A painless guide to Sales and Customer roles at your company

Simple explainers of sales and customer roles at B2B SaaS companies, for people who aren’t in sales or customer.

Mar 28, 2024

Mar 28, 2024


0 min read

If you’ve made it to this guide, you work at a B2B SaaS company and face one of these common crisis scenarios:

  1. You have to work with another department on a cross-functional project like a product launch, but you aren’t sure who to involve yet.

  2. You are in customer, marketing, or sales role and just need something to send your coworker or family to explain what you do all day.

  3. You have no understanding of your coworker’s job, waited too long to ask, and now you need the internet to help you avoid an awkward conversation.

This guide will help.

Two types: pre-sale and post-sale

Pre-sale roles focus on activities that happen before a potential customer subscribes to your product. This includes finding and qualifying leads, demoing the product, and closing deals with new customers.

Examples: Account Executive (AE), Sales Development Representative (SDR), Sales Engineer (SE), and certain marketing roles like Product Marketing Manager (PMM)

Post-sale roles come into play after a customer subscribes to your product. These roles focus on supporting customer relationships, ongoing expansion, and retention.

Examples: Customer Success Manager (CSM), Account Manager (AM), Renewals Manager, and Onboarding Specialist.

“Why is everyone a manager?”

You will notice a few things in this guide:

  • There are an obnoxious number of acronyms in this part of the business. The jargon makes it feel more complicated and unapproachable than it actually is. Stay strong, you got this.

  • Your company’s approach will look different. This guide is an introduction, and we’re going for understanding not complete accuracy. Companies will adjust the approach based on the markets they serve, and as they grow. Roles described in this guide exist in B2B SaaS, even if titles and job boundaries vary.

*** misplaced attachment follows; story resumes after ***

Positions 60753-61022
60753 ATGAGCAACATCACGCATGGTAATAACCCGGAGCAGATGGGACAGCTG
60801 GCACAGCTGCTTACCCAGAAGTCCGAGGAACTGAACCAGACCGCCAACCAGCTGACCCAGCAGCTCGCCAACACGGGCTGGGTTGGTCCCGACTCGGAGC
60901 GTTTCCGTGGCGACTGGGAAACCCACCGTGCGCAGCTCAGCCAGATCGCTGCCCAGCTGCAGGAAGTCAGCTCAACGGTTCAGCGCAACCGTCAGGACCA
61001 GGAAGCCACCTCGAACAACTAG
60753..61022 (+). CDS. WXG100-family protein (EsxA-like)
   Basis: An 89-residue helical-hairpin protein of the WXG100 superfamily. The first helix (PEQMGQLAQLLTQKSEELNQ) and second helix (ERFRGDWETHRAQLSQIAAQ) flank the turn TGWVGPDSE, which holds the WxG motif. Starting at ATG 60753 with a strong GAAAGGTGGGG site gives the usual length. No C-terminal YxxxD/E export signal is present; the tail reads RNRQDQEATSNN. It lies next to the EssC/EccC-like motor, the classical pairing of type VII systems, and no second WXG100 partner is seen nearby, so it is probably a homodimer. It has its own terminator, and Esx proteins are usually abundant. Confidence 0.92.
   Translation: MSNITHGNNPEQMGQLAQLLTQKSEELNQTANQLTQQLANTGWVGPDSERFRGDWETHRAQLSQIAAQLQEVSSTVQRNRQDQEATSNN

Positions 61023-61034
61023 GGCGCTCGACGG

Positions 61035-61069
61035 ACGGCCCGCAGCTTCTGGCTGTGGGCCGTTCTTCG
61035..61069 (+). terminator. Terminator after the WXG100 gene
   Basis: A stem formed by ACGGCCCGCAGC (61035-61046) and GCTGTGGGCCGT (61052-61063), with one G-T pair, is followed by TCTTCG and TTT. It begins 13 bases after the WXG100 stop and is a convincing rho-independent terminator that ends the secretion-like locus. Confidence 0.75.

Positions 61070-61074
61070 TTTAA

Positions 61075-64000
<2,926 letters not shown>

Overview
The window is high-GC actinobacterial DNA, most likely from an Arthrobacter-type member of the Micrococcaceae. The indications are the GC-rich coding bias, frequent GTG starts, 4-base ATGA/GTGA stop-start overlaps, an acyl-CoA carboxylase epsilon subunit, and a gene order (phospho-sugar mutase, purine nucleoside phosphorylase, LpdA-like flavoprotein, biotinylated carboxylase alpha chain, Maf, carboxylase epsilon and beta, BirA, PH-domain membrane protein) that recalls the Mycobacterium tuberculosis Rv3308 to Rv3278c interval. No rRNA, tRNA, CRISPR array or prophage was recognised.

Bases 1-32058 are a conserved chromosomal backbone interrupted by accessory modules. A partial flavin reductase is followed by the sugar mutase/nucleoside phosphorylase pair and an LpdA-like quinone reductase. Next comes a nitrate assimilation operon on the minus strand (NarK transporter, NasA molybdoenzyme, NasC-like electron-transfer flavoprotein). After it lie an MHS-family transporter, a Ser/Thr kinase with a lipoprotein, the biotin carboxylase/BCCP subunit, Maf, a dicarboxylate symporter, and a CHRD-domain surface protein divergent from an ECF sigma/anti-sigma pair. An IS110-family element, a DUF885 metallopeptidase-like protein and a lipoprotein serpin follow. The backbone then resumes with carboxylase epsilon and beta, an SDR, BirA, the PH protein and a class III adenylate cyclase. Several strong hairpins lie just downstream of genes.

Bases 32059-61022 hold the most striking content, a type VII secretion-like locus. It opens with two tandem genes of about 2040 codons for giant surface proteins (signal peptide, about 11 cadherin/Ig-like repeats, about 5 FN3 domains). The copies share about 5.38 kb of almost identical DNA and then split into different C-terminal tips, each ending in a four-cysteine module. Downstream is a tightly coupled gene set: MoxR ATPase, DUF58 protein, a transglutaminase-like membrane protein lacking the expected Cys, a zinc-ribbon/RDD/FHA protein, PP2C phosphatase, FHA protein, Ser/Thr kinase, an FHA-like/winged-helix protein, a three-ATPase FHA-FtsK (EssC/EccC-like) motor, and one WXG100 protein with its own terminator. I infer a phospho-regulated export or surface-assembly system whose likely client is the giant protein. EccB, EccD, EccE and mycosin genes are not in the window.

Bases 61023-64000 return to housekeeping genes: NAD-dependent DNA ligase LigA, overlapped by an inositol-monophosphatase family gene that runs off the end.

• Many of these titles include “Manager”, but not because they manage people — it describes the responsibility or part of business they own. Most people with manager in their title here do not actually have direct reports. It is not title inflation, just industry norm.

Different roles for different revenue

The team structures will make more sense if you understand the different types of revenue in a subscription business. Here’s a quick, math-free summary:

  • New Business: Brand new customer.

  • Expansion (”Upgrades”): Existing customer buys more stuff, expanding their existing contract.

    • Cross-sell: they buy another product (e.g., Atlassian customers buying Jira, then adding Confluence).

    • Upsell: They buy more of the products they already have (e.g., adding more user licenses).

  • Renewals. In B2B SaaS, customers renew their subscription regularly (monthly, annually, etc). As a company grows, it may create further specialized roles to support customer renewals.

    • Renewals work differently. If you have a customer paying $20K per year, and they renew their contract for the same amount, it does not count as expansion revenue again because the overall number hasn’t changed.

    • Churn (from “Downgrades” and “Cancellation”): When the amount of money a customer pays goes down at their next renewal. This can happen if they renew with fewer products or licenses than they had the previous year, or if they decide to stop being a customer entirely.

If you’d like to go deeper into revenue concepts like ARR, Paddle and Equals have great content.

What does the Sales team do?